There was a time when Audrey Sawatzky thought retirement homes were just places the elderly went to live out the end of their lives. Now she knows differently – and she’s out to teach everyone the truth.
“[We are all] going to age,” says Sawatzky (shown above, at right), a graduate of Red River College’s Recreation Facilitator for Older Adults program.
“One day you will be 65 and there will be a 20-something looking at you thinking, ‘You’re nothing but an old person.’ But you won’t think that. You’ll think: ‘Look at the life I’ve lived. I have so much more to give, I just need an outlet.’ And recreation coordinators can supply that outlet.”
Sawatzky works as the recreation coordinator at Riverwood Square, a retirement facility for residents 55 and older that offers independent living options for active seniors, as well as supportive housing for those who require additional attention.
She says facilities such as Riverwood — often mistakenly regarded as “old folks’ homes” — actually heighten residents’ physical and mental well-being, thanks in large part to recreational programming.
“The point of recreation is basically to bring life to the building,” she says. “Just because you’re older… doesn’t mean you’re not alive any more.”
As a recreation coordinator, Sawatzky helps plan and coordinate activities for the more than 180 residents, ensuring events are both holistic and relevant. Approximately 15 programs, ranging from morning exercises and team sports to trivia games and arts and crafts, are offered multiple times per week.
Sawatzky enjoys her job; every day she comes home feeling not only like she’s made a difference, but also that she’s learned something new.
“The most rewarding part is knowing that in [the residents’] later years I’m a new friend and a fresh perspective. And also what’s so rewarding is the things I’ve learned from them. Every day I learn something so new and interesting. There’s a fountain of knowledge that our elder population has – somehow I think we’ve missed the gap, and I’m learning so much.”
Until a few years ago Sawatzky hadn’t even heard of a recreation coordinator; a chance encounter with someone who worked in the field got her thinking about the work.
“It just struck a note. I had been searching for something,” says Sawatzky, who had previously completed Bachelors of Arts degrees at both Providence College and Canadian Mennonite University while working part-time as a health care aide. “I’m very organized and I love to plan things. I was thinking of event planning but I knew that was selfish gain for those involved. It’s fun to have a party, but it wasn’t contributing to society the way I wanted. I wanted to give back to make people’s lives enriched.”
Sawatzky enrolled in RRC’s Recreation Facilitator program (now called Therapeutic Recreation Facilitator for Older Adults), graduating in 2013.
She excelled in the program thanks in part, she says, to the instructors, who had plenty of real-world experience.
“The courses you could tell were specifically designed for exactly our jobs,” she adds. “Every course I took, I have used information in my job. I don’t think a minute there was not valuable.”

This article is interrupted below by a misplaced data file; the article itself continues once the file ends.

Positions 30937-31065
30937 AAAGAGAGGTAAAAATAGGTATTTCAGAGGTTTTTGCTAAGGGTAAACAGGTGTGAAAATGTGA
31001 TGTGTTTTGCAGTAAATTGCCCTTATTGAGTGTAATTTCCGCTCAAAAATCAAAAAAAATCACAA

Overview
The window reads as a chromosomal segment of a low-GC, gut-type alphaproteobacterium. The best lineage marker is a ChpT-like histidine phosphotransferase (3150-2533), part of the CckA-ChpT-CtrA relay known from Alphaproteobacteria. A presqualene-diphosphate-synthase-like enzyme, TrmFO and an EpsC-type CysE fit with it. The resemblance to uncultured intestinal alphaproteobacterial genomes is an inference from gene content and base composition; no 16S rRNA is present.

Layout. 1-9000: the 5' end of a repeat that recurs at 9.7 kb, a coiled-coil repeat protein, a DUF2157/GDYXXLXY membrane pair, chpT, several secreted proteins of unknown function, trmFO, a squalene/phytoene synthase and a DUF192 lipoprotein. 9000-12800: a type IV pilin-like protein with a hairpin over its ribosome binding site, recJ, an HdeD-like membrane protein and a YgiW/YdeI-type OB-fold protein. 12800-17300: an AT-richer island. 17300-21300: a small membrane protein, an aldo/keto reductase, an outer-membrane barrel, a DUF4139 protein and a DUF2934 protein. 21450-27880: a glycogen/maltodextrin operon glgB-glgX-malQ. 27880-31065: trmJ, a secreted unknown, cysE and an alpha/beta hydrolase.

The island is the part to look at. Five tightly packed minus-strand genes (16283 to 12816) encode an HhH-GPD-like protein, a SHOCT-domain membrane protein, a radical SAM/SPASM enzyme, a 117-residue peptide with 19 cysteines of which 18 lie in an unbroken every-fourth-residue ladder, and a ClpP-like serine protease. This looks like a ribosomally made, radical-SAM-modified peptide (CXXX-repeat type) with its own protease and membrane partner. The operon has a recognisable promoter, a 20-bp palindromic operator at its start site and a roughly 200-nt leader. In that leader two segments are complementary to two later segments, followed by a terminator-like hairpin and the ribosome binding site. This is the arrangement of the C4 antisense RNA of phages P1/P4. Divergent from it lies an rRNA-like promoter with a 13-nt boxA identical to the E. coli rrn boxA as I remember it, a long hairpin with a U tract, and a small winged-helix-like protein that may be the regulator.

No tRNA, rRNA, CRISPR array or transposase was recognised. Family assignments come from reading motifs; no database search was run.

The highlight for Sawatzky, however, was the practicum.
“Practicum puts what we learned in school, what we learned on paper, into practice. We got to use our resources. And it gave us a chance to try out programs we had come up with and see how residents would react to them.”
While volunteering at Riverwood Square, Sawatzky met director of recreation programming Allison Woodward, another graduate of the RRC program.
Woodward had been hired at Riverwood following her 2011 graduation. She was the first formally trained recreation facilitator to be hired at the facility, and the professionalism she provided greatly increased residents’ participation in recreational programs. In fact, the recreation programming has since become so popular a second position was created – and that’s how Sawatzky got her job.
“[Riverwood Square has] seen the benefits of the recreation programs in maintaining some of the residents’ quality of life,” Woodward says. “We’ve definitely seen that by having programs available, by having someone there to facilitate them and to get residents out of their rooms, they can be healthy, not just socially but physically. It maintains their health, it maintains their quality of life.”
Recreation is a fairly new area and convincing some of its merits can be difficult. But Woodward said the professionalism of RRC’s program is helping to authenticate the field.
“It’s creating more awareness of these programs, and letting people know that there are professionals out there; there is training behind it and it is a quality position,” Woodward says.
And given the aging baby boomer population, the demand for trained professionals won’t be waning anytime soon.
“The population is aging extremely rapidly,” Sawatzky says. “There is a really strong need for well-educated people who are knowledgeable about the aging process and different methods to keep our elder population engaged and socialized.”
Profile by Stacy Cardigan Smith (Creative Communications, 2006)